Can You Build or Convert an ADU?
Accessory dwelling units are secondary structures on your property that are designed to be fully habitable homes. They can be separate from the primary home or incorporated into your existing footprint, like a basement apartment. But there are different rules and regulations for ADUs depending on your jurisdiction, so it's important that you talk to an expert. But here are some basic things you should know about ADUs.
What is an ADU?
Accessory dwelling units have been around in many areas for as long as any other kind of housing. They are attached or unattached, completely self-contained units on the same property as a main home. Because of their nature, they're always smaller than the primary home, but different municipalities have different regulations for how big an ADU can be.
Even if you didn't already know what an ADU is, you've probably seen one. Maybe you've had a neighbor with a garage apartment, or maybe you've looked at homes with complete mother-in-law suites that have their own bathroom, living space and kitchen area. All of those would be considered ADUs.
Can You Rent Them Out?
The most common use for an accessory dwelling unit is as a rental. People will rent their ADU space to a tenant. Some people will buy a home with an ADU specifically as an investment property whether they intend to live on-site or not.
The rise of short-term rentals, such as Airbnb, is also changing people's relationships with ADUs. Some communities allow the use of these units for short-term rentals, while others have very strict rules and guidelines against it.
What Are the Other Benefits of an ADU?
An ADU doesn't have to be just a rental unit. Another very popular use for them is home health care or elder care. If you have an ADU on your property, you can move your aging parents in so they can reduce their expenses and be close to family who can care for them. Living in an ADU, versus other traditional retirement communities or care facilities, gives older adults a sense of freedom and the ability to age in place.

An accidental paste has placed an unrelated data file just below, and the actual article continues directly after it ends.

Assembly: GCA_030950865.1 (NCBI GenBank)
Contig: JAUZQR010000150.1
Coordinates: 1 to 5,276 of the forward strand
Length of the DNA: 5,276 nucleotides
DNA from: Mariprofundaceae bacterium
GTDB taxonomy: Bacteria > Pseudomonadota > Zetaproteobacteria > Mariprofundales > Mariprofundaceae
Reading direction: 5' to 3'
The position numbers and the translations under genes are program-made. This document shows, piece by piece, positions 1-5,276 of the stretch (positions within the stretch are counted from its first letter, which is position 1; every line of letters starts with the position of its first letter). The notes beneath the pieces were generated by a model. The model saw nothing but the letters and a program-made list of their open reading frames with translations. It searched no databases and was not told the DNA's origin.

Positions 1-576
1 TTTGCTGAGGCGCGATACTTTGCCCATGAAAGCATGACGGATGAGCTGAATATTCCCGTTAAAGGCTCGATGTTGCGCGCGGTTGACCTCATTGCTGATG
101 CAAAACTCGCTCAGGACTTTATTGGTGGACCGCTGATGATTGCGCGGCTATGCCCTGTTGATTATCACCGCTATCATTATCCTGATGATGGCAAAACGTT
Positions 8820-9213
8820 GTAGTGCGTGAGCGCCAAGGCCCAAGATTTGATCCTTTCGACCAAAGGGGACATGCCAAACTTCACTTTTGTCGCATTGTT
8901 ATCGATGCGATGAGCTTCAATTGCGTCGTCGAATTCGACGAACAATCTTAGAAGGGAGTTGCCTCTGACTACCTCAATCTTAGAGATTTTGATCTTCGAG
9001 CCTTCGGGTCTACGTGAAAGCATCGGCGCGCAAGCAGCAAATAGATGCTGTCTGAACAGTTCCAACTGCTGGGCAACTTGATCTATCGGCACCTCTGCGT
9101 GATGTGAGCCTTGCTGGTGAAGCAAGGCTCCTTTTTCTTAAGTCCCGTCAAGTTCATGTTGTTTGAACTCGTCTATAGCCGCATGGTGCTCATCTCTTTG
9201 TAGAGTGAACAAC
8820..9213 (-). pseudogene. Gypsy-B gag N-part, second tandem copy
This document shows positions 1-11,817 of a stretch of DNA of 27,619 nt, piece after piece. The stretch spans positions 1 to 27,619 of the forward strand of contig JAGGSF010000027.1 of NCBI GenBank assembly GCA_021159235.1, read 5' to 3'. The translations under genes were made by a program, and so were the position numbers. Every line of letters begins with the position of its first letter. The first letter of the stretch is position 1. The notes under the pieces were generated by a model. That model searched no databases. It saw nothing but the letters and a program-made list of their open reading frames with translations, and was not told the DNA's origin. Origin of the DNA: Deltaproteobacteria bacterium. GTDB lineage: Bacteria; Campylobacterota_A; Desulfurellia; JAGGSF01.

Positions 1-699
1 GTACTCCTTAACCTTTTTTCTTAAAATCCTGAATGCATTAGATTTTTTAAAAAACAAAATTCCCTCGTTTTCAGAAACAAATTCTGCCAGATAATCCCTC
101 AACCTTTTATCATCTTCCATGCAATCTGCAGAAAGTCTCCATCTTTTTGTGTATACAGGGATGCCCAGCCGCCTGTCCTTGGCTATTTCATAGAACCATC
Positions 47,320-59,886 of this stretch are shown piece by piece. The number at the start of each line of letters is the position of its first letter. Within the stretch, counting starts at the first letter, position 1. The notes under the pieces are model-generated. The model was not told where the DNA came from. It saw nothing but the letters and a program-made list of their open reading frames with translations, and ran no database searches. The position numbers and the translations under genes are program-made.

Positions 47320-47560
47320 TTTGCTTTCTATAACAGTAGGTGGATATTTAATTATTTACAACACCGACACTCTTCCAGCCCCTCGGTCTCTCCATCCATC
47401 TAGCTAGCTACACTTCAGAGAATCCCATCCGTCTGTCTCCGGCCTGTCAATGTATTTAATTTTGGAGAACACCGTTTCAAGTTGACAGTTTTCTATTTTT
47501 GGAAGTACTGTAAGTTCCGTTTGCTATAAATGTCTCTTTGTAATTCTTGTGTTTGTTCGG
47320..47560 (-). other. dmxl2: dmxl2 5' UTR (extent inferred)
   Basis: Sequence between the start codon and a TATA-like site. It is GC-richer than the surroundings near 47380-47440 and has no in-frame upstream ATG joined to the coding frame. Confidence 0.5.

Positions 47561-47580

It can also work for adults with college-age children or children who have recently graduated. Younger people are taking a little longer than previous generations to build up personal independence, and living at home is a viable option. An ADU allows you to give your grown children a sense of autonomy and the ability to save for their own financial future.
How Do You Build or Convert an ADU?
Do you think having an ADU on your property would help you for your future goals? It's easier than you think. If you have a space that is easy to convert, such as a garage or a basement, you can work with a contractor to install the necessary items you need to make it habitable.
The growing tiny-house trend is also giving people the idea to build a small home in their yards. If your community has zoning that allows it, a tiny home on a foundation can be a good addition to your property.
Do you want to know more about ADUs in your community? Call us today.